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Sky told to hand over footy and film rights

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The UK's media regulator Ofcom has told Sky it should offer to sell rights to football games and Hollywood films to other broadcasters at a fair price.

The investigation into pay TV was begun after complaints were made by BT, Virgin, Setanta and Top Up TV. Ofcom reckons that consumers make their choices of which service to go with based on content not the features of different platforms. Big films and live Premiership games are a big draw for viewers and Sky has "market power" in these areas.

Because of this Sky is likely to restrict access to this content to stop rivals competing properly and Ofcom said: "Our review of the evidence indicates that distribution of these channels is indeed limited."

Secondly, Sky could also price wholesale deals at such a level as to make them uncompetitive for rivals. But Ofcom said difficulties in analysing how wholesale margins work meant it was unable to verify this claim.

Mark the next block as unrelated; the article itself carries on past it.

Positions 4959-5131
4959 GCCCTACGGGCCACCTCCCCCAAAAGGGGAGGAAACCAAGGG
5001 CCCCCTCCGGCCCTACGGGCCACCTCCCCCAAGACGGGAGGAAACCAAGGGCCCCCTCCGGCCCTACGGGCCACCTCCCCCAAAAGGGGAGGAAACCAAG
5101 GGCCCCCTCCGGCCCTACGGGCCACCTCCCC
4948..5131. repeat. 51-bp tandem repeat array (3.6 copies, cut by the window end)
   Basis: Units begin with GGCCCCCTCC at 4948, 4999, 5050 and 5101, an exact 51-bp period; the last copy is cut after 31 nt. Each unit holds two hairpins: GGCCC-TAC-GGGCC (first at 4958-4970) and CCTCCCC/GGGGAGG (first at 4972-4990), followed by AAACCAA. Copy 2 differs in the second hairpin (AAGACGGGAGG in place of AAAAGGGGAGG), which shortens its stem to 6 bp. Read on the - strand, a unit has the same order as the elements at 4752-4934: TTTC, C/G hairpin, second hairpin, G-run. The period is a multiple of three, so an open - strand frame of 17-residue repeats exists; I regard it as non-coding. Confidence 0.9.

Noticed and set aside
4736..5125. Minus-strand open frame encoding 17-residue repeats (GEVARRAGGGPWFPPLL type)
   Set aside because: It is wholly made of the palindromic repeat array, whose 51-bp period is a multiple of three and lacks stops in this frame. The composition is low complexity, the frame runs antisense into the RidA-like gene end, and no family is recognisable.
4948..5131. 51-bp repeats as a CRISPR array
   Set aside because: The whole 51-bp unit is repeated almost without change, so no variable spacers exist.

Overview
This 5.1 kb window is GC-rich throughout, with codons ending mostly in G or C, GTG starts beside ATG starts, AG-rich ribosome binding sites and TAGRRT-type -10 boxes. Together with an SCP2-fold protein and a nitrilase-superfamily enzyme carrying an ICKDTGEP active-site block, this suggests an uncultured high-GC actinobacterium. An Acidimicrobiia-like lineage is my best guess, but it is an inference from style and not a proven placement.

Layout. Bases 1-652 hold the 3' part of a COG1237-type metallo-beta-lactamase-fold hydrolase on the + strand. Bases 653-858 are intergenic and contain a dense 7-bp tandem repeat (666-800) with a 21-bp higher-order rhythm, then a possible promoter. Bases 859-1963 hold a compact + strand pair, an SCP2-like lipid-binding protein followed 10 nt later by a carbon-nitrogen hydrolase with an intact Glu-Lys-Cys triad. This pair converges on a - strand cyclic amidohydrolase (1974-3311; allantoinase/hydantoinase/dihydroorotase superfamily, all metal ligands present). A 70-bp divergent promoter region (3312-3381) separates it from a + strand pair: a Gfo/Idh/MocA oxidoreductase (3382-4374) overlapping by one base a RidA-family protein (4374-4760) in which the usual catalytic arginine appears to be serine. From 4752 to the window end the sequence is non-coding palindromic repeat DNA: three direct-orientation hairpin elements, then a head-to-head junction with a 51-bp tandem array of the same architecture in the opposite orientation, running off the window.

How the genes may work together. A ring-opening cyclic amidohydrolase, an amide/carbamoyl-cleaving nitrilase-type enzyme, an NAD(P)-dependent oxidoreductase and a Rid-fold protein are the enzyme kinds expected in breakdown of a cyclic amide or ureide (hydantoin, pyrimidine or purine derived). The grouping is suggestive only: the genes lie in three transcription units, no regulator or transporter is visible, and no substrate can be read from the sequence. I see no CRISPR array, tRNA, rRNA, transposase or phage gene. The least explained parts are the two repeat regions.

Ofcom ruled out sending the issue to the Competition Commission at this time. Instead: "We propose to address our concerns by requiring Sky to wholesale designated premium channels on regulated terms." It said would be premature to revisit this until it can see what impact its proposals have on the market. The regulator also ruled out a structural remedy - forcing Sky to split up its business - as disproportionate to the level of consumer harm seen.

A spokesman for Virgin Media said: "Virgin Media has long argued that the pay TV market currently operates in a way that serves the interests of Sky rather than the consumer. We are therefore encouraged that Ofcom has recognised Sky's dominance in the wholesale supply of its sports and movie channels and is proposing to take action compelling Sky to supply these channels to other pay TV providers in a fair and non-discriminatory way. We believe such arrangements are the very least that are needed to deliver consumers lower prices, increased choice and more innovation."

Sky said it welcomed the chance to continue talking to Ofcom and would respond fully in due course.

Interested parties have until 9 December to tell Ofcom what they think of its proposals, available in full here. ®

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